Results for 'Mchammad Hassan Murad'

497 found
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  1.  35
    How to Teach Evidence‐Based Medicine to Teachers: Reflections From a Workshop Experience.Mchammad Hassan Murad, Victor M. Montori, Regina Kunz, Luz M. Letelier, Sheri A. Keitz, Antonio L. Dans, Suzana A. Silva & Gordon H. Guyatt - 2009 - Journal of Evaluation in Clinical Practice 15 (6):1205-1207.
  2. Improving Understanding in the Research Informed Consent Process: A Systematic Review of 54 Interventions Tested in Randomized Control Trials. [REVIEW]Adam Nishimura, Jantey Carey, Patricia J. Erwin, Jon C. Tilburt, M. Hassan Murad & Jennifer B. McCormick - 2013 - BMC Medical Ethics 14 (1):28.
    Obtaining informed consent is a cornerstone of biomedical research, yet participants comprehension of presented information is often low. The most effective interventions to improve understanding rates have not been identified.
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  3.  14
    Integrating Principles of Care, Compassion and Justice in Organizations: Exploring Dynamic Nature of Organizational Justice.Khuram Shahzad, Hassan Sohaib Murad, Naveda Kitchlew & Shahid A. Zia - 2014 - Journal of Human Values 20 (2):167-181.
    This article aims to respond to the long-lived perceived incompatibility between care and compassion and justice in organizational literature. It is argued that principles of care and compassion and principles of justice are compatible with each other and can be integrated in organizations in such a way that both will supplement each other. Previous researches tend to view concepts of care and compassion and justice either as competing or inheriting some fundamental trade-offs. This article argues that the highlighted incompatibility between (...)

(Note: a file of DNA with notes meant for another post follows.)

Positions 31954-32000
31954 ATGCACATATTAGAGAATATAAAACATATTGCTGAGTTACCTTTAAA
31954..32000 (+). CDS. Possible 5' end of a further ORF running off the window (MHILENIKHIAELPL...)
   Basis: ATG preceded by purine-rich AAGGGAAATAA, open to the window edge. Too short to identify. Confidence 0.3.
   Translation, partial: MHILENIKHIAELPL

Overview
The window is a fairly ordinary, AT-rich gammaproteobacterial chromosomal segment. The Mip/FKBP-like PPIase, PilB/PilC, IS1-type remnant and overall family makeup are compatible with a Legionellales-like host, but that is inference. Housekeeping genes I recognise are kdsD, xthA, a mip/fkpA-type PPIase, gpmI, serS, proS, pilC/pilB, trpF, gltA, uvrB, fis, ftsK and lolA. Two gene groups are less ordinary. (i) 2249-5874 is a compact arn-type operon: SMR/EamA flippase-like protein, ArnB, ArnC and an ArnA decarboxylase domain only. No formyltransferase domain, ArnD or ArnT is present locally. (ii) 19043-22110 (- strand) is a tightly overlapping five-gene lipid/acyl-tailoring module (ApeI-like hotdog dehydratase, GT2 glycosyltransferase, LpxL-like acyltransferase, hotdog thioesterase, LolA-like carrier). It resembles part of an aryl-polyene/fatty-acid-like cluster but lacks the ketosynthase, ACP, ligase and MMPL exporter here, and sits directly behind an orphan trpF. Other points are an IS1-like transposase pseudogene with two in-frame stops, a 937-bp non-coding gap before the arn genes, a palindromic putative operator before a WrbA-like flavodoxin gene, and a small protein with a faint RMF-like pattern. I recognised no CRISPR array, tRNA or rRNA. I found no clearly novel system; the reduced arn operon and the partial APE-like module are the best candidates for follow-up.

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  4.  6
    Policy Brief.Shamima Parvin Lasker - 2020 - Bangladesh Journal of Bioethics 10 (2).
    Asian Bioethics Conference was held on 22-25 Nov. 2019 at DGHS auditorium, Mohakhali and NEC Auditorium, Agargoan, Dhaka. Conference was organized by Bangladesh Bioethics Society in cooperation of DGHS, Ministry of Health & Family Welfare; Social Science Research Council Bangladesh, Ministry of Planning; Bangladesh Medical Research Council, Mohakhali Dhaka; Asian Bioethics Association and Eubios Ethics Institute, Thailand, New Zealand’s and Japan. Mr MA Mannan MP, Honorable Planning Minister, Government of the People’s Republic of Bangladesh was the Chief Guest. Dr. Md. (...)
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  5. Explaining Imagination.Peter Langland-Hassan - 2020 - Oxford: Oxford University Press.
    ​Imagination will remain a mystery—we will not be able to explain imagination—until we can break it into parts we already understand. Explaining Imagination is a guidebook for doing just that, where the parts are other ordinary mental states like beliefs, desires, judgments, and decisions. In different combinations and contexts, these states constitute cases of imagining. This reductive approach to imagination is at direct odds with the current orthodoxy, according to which imagination is a sui generis mental state or process—one with (...)
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  6. Imaginative Attitudes.Peter Langland-Hassan - 2015 - Philosophy and Phenomenological Research 90 (3):664-686.
    The point of this paper is to reveal a dogma in the ordinary conception of sensory imagination, and to suggest another way forward. The dogma springs from two main sources: a too close comparison of mental imagery to perceptual experience, and a too strong division between mental imagery and the traditional propositional attitudes (such as belief and desire). The result is an unworkable conception of the correctness conditions of sensory imaginings—one lacking any link between the conditions under which an imagining (...)
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  7.  4